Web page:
• Deteriorating KPIs in the rest of the business

Even if I assume that CAB can miraculously best the record-setting operating margins that occurred in Q4 2013 by 100bps, by my numbers, hitting $1.89/sh in Q4 earnings would still require a 40% y/y increase in revenue and a 34% increase in comparable sales. Note: the sell-side ignores this uncomfortable reality by assuming operating margins for Q4 of 14.0%, over 200bps higher than their highest margin quarter ever, and they still don’t even get to management’s implied midpoint guidance.


Another note is that management refuses to explicitly call out the Q4 guidance, instead letting sell-side analysts back into the number. I believe this is because they know how ridiculous it would sound out loud, and would also force them to revise guidance lower (as the “low double digits” portion is clearly not attainable):

Matthew Nemer (Wells Fargo): “You gave some pretty good -- I think reasonably newer guidance for the second quarter and the third quarter of this year. Why is the fourth quarter sort of open-ended at this point?”

Ralph Castner (CAB CFO): “Well, only because we felt like you kind of backed into it. We gave you the full year, and gave you the second and third quarter. So that's the only reason for excluding it.”


5) Free options exist from a secular decline/stagnation in firearm sales and/or increased competition

While I am ascribing explicit value to the below, I believe there is the potential for additional meaningful downside from the following:

  • Potential secular decline or stagnation in firearm sales
    • The total number of guns (legal and illegal) in the U.S. is estimated at 270-310M, or almost one for every man, woman, and child
    • Firearms, if well maintained, can last for a tremendously long time – current sales are being driven more by an expansion in the number of firearms rather than the replacement of older/obsolete firearms
    • To project out current sales rates implies further expansion in already high firearm ownership
      • The corollary to this is that longer-term, firearm sales almost have to decline
    • There is also the potential for material regulatory action – the U.S. has some of the most lax firearm regulations in the world and I believe the risk here is skewed towards “more stringent”
  • Increased competition in outdoors/hunting-oriented retail
    • Sportsman’s Warehouse (SPWH) recently IPOed and has a significant growth plan of their own, believing they have a store base potential that is 6.1x greater than their current footprint of 49 stores
    • SPWH operates on a no-frills model, and is likely to contribute to pricing pressure for CAB in geographies of overlap
  • Elevated inventory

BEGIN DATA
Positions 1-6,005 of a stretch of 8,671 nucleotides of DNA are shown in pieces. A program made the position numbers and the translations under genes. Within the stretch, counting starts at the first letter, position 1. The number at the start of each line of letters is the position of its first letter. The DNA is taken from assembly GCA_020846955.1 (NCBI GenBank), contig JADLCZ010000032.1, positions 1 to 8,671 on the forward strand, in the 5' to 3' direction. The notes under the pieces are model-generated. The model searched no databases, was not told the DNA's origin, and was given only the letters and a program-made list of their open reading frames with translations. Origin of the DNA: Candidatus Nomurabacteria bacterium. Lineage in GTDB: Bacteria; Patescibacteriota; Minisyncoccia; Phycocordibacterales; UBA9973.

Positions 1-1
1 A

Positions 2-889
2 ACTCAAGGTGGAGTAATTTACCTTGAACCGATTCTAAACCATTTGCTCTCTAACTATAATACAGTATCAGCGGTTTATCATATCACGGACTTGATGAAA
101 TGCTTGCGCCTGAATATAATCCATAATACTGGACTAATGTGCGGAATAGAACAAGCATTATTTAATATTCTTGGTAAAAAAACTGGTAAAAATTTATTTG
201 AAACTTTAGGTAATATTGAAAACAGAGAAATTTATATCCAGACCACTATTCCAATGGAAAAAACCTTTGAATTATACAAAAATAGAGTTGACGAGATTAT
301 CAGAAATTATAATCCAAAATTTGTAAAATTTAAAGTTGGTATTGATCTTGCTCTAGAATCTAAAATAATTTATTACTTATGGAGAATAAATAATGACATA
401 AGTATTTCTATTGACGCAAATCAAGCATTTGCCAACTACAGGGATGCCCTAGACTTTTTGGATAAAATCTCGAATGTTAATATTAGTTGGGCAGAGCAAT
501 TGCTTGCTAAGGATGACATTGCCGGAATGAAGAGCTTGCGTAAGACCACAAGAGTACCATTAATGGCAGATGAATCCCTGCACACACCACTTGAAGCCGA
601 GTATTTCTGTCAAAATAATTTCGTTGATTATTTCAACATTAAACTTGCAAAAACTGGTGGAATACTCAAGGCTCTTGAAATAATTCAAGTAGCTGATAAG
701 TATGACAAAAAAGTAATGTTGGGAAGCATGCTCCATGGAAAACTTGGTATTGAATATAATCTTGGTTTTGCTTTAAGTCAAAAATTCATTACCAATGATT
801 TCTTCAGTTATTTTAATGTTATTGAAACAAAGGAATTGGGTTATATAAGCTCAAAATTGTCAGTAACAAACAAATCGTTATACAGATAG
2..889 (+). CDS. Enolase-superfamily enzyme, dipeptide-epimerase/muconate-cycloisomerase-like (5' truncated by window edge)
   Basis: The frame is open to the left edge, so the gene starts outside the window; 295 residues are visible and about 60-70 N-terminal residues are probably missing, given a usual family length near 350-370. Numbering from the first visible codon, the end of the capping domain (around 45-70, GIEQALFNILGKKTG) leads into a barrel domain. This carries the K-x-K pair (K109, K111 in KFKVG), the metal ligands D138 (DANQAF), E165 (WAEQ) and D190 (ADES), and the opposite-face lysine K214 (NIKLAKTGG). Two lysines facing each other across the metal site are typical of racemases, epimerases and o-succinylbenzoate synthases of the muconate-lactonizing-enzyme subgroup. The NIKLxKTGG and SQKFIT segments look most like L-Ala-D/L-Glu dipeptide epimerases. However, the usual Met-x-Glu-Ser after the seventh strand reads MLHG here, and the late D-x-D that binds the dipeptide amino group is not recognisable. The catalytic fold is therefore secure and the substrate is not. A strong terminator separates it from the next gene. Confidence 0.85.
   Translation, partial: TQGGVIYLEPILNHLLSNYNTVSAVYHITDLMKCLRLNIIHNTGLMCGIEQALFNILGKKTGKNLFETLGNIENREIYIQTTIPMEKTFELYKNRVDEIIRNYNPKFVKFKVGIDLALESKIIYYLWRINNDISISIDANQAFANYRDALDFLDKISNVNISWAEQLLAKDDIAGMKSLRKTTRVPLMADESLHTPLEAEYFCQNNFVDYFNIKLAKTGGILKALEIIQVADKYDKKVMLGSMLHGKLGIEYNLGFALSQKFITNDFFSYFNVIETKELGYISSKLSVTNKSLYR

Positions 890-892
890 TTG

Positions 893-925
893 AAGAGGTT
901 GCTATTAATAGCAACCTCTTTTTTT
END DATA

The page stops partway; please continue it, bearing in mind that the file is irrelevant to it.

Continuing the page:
• While management explained away elevated inventory levels by invoking the late arrival of spring, there is some risk that the  166 days of inventory in Q1 (materially higher than the 4-year average of 134 days) presents some downside risk
    • If meaningful, this could further weaken poor sales or present near-term downside risk to margins from inventory write-downs



I believe that management’s guidance and the consensus estimates for 2014 are materially overstated. Based on my own estimates of new-store sales levels @ $400/sqft and comparable sales in Q3 of 7.4% and in Q4 of 5.2%, (all of which could be materially lower), I believe that 2014 FY adjusted EPS should come in at $2.91 per share, 18% below consensus. I believe a “fair” multiple for a business with moderate growth prospects (while new store IRRs are weak, they are still above a reasonable hurdle rate) should be 14-18x EPS, although once presented with full knowledge of the weakening KPIs, investors may choose to put a lower multiple on CAB’s earnings. Based on this valuation range, I believe it is reasonable to expect CAB to trade down to between $40-52/sh ~9 months from now when Q4 results come out, or 20-40% below the current trading price



The major risk here is that management can somehow, miraculously, pull out a phenomenal Q4 and meet their targets. However, I believe there are a myriad of ways that this could go wrong, and see absolutely nothing in the current KPIs which would suggest that this is at all a reasonable outcome. One thing that could conceivably improve/stabilize is the new unit economics – if management could ever get new unit sales rates back up to the $450/sqft range, the combination of reasonable returns on capital and low borrowing rates could generate ~2.5c in EPS per new unit opened which could reignite the bull case and have sell-side analysts running reasonably attractive EPS cases 5 years out. However, my belief is that $450/sqft or better is currently already embedded in sell-side expectations and that the risk here is clearly to the downside.


Note: Transcript data provided by Seeking Alpha

I do not hold a position of employment, directorship, or consultancy with the issuer.
I and/or others I advise hold a material investment in the issuer's securities.


  • Management is forced to disclose more up-to-date indications of new unit economics
  • Very very tough Q4 consensus
  • Any downward revision to guidance